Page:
What is biodiesel?
Biodiesel is the name of a clean burning alternative fuel, produced from domestic, renewable resources.
Biodiesel contains no petroleum, but it can be blended at any level with petroleum diesel to create a biodiesel blend. It can be used in compression-ignition (diesel) engines with little or no modifications. Biodiesel is simple to use, biodegradable, nontoxic, and essentially free of sulfur and aromatics.
Biodiesel is made through a chemical process called transesterification whereby the glycerin is separated from the fat or vegetable oil. The process leaves behind two products -- methyl esters (the chemical name for biodiesel) and glycerin (a valuable byproduct usually sold to be used in soaps and other products).
How is biodiesel made?
Is Biodiesel the same thing as raw vegetable oil?
No! Fuel-grade biodiesel must be produced to strict industry specifications (ASTM D6751) in order to insure proper performance.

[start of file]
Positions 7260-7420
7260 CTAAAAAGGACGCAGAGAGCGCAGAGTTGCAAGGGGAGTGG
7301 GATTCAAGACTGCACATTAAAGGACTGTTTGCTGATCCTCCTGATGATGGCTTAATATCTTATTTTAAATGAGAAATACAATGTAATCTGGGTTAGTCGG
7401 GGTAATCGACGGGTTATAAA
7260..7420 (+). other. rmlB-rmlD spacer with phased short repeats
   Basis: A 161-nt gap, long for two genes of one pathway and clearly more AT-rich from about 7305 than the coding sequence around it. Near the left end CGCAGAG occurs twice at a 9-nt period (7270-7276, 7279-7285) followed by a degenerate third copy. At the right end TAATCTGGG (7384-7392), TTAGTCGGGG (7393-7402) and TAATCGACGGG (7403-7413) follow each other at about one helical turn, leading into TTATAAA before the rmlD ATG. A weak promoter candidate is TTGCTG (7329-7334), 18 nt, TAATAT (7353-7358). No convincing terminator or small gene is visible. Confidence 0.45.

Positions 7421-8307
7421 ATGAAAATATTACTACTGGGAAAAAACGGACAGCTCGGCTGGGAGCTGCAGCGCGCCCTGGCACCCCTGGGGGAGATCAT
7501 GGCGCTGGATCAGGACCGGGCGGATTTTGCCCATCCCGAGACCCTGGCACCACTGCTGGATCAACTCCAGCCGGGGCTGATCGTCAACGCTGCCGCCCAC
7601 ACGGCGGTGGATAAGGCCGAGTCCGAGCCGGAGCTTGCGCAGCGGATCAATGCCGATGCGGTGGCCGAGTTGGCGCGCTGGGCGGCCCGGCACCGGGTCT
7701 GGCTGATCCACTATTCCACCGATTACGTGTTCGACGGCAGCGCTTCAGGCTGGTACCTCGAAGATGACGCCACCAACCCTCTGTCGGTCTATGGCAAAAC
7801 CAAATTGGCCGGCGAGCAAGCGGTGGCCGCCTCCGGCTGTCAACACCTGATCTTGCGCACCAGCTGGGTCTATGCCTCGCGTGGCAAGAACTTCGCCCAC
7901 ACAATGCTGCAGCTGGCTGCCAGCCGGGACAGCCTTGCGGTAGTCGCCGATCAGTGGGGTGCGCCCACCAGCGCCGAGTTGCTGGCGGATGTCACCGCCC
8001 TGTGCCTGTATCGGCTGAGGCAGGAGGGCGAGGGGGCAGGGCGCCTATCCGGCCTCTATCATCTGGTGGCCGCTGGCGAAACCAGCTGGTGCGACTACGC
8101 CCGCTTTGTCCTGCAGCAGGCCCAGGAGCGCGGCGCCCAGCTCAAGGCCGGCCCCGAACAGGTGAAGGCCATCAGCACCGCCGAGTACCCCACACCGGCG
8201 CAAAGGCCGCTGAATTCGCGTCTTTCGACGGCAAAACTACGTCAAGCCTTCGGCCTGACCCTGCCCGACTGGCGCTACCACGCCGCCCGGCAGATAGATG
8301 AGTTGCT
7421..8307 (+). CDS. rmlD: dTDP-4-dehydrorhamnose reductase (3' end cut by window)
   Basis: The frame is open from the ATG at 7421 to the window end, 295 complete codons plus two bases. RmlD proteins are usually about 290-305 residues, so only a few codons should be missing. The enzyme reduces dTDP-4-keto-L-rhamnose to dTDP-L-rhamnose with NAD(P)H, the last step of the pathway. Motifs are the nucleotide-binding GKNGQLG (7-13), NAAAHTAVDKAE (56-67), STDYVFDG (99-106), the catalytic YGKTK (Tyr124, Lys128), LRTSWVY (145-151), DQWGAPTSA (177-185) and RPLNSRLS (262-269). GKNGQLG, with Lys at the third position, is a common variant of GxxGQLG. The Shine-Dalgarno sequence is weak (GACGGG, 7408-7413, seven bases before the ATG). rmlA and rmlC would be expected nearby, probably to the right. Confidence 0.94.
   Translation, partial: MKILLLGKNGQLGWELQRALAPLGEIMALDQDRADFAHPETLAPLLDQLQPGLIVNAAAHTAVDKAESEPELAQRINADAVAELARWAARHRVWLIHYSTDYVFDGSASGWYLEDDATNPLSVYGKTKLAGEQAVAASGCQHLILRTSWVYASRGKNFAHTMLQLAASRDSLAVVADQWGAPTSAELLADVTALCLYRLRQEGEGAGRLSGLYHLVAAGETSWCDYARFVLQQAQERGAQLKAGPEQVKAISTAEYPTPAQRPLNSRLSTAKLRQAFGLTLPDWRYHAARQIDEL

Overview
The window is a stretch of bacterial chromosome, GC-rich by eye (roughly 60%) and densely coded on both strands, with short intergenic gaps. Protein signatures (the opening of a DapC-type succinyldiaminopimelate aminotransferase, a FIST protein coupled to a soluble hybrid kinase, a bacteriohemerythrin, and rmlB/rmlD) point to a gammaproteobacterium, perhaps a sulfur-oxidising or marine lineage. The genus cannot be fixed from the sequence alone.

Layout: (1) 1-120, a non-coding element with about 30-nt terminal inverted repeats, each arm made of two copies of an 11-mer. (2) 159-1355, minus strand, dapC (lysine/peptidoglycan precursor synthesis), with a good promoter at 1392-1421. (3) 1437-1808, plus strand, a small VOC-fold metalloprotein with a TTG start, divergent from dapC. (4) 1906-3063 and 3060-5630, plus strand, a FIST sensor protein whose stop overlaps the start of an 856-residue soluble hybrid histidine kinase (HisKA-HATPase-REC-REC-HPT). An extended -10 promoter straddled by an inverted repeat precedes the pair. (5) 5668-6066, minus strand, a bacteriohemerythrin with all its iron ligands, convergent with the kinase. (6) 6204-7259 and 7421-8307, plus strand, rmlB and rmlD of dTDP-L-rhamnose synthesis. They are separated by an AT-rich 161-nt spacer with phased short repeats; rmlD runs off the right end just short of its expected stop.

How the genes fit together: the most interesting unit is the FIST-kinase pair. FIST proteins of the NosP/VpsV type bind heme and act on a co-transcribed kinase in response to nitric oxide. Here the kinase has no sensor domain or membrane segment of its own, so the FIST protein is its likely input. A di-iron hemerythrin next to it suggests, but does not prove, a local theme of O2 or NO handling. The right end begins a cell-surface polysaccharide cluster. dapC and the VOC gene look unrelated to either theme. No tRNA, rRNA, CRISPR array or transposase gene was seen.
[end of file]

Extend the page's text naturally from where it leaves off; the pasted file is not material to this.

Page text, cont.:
Biodiesel is the only alternative fuel to have fully completed the health effects testing requirements of the 1990 Clean Air Act Amendments. Biodiesel that meets ASTM D6751 and is legally registered with the Environmental Protection Agency is a legal motor fuel for sale and distribution.
Raw vegetable oil cannot meet biodiesel fuel specifications, it is not registered with the EPA, and it is not a legal motor fuel.
Why should I use biodiesel?
Biodiesel is better for the environment because it is made from renewable resources and has lower emissions compared to petroleum diesel.
It is less toxic than table salt and biodegrades as fast as sugar. Since it is made in the USA from renewable resources such as soybeans, its use decreases our dependence on foreign oil and contributes to our own economy.